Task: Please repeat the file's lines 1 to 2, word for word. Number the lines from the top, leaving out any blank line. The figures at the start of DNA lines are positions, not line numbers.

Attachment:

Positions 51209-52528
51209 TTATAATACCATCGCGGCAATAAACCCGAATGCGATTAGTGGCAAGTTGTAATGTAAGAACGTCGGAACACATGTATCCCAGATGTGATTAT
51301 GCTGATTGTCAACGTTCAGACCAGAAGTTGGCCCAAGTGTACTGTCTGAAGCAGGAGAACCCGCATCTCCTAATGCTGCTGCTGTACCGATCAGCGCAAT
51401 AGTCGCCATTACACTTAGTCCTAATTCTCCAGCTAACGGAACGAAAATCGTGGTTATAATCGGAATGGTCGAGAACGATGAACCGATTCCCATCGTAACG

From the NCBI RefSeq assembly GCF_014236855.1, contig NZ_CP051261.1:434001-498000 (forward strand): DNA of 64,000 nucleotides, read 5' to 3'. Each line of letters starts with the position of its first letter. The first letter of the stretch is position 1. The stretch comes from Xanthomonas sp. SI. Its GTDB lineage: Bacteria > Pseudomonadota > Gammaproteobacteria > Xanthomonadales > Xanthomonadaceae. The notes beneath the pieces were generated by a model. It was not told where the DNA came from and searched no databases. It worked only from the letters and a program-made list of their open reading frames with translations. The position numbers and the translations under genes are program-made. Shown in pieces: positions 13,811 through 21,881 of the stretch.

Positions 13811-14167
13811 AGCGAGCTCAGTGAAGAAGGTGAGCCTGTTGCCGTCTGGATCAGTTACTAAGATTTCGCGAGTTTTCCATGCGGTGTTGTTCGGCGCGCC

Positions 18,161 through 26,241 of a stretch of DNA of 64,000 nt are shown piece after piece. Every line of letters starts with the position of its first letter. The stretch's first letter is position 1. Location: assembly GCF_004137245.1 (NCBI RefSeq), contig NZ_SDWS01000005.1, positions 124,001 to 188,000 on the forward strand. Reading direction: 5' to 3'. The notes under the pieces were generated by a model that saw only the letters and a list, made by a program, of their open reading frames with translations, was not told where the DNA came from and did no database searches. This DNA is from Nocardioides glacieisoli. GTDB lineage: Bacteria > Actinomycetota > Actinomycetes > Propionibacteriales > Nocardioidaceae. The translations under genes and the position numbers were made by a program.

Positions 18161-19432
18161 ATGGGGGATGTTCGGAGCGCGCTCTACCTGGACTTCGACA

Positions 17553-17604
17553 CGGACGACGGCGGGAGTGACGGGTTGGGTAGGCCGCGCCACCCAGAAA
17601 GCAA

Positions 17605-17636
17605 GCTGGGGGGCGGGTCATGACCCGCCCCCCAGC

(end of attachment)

Positions 51209-52528
51209 TTATAATACCATCGCGGCAATAAACCCGAATGCGATTAGTGGCAAGTTGTAATGTAAGAACGTCGGAACACATGTATCCCAGATGTGATTAT